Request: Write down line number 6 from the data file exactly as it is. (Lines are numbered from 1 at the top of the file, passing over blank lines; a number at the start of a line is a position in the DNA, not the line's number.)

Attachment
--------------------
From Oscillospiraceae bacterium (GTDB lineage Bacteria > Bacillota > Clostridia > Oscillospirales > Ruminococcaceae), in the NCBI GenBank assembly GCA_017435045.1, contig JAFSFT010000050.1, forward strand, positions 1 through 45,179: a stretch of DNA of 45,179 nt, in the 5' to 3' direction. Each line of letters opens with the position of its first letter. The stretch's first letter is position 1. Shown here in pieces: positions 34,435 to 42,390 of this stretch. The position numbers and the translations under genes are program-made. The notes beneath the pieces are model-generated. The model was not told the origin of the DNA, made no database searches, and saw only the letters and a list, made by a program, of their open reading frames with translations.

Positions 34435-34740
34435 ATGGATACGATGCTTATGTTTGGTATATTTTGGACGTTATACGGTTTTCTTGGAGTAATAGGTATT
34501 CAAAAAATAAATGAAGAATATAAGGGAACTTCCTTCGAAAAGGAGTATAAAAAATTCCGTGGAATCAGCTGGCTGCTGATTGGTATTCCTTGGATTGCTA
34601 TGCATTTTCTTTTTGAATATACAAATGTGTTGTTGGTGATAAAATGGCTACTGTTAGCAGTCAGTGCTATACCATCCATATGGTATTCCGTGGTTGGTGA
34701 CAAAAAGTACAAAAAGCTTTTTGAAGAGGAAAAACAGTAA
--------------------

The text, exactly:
34701 CAAAAAGTACAAAAAGCTTTTTGAAGAGGAAAAACAGTAA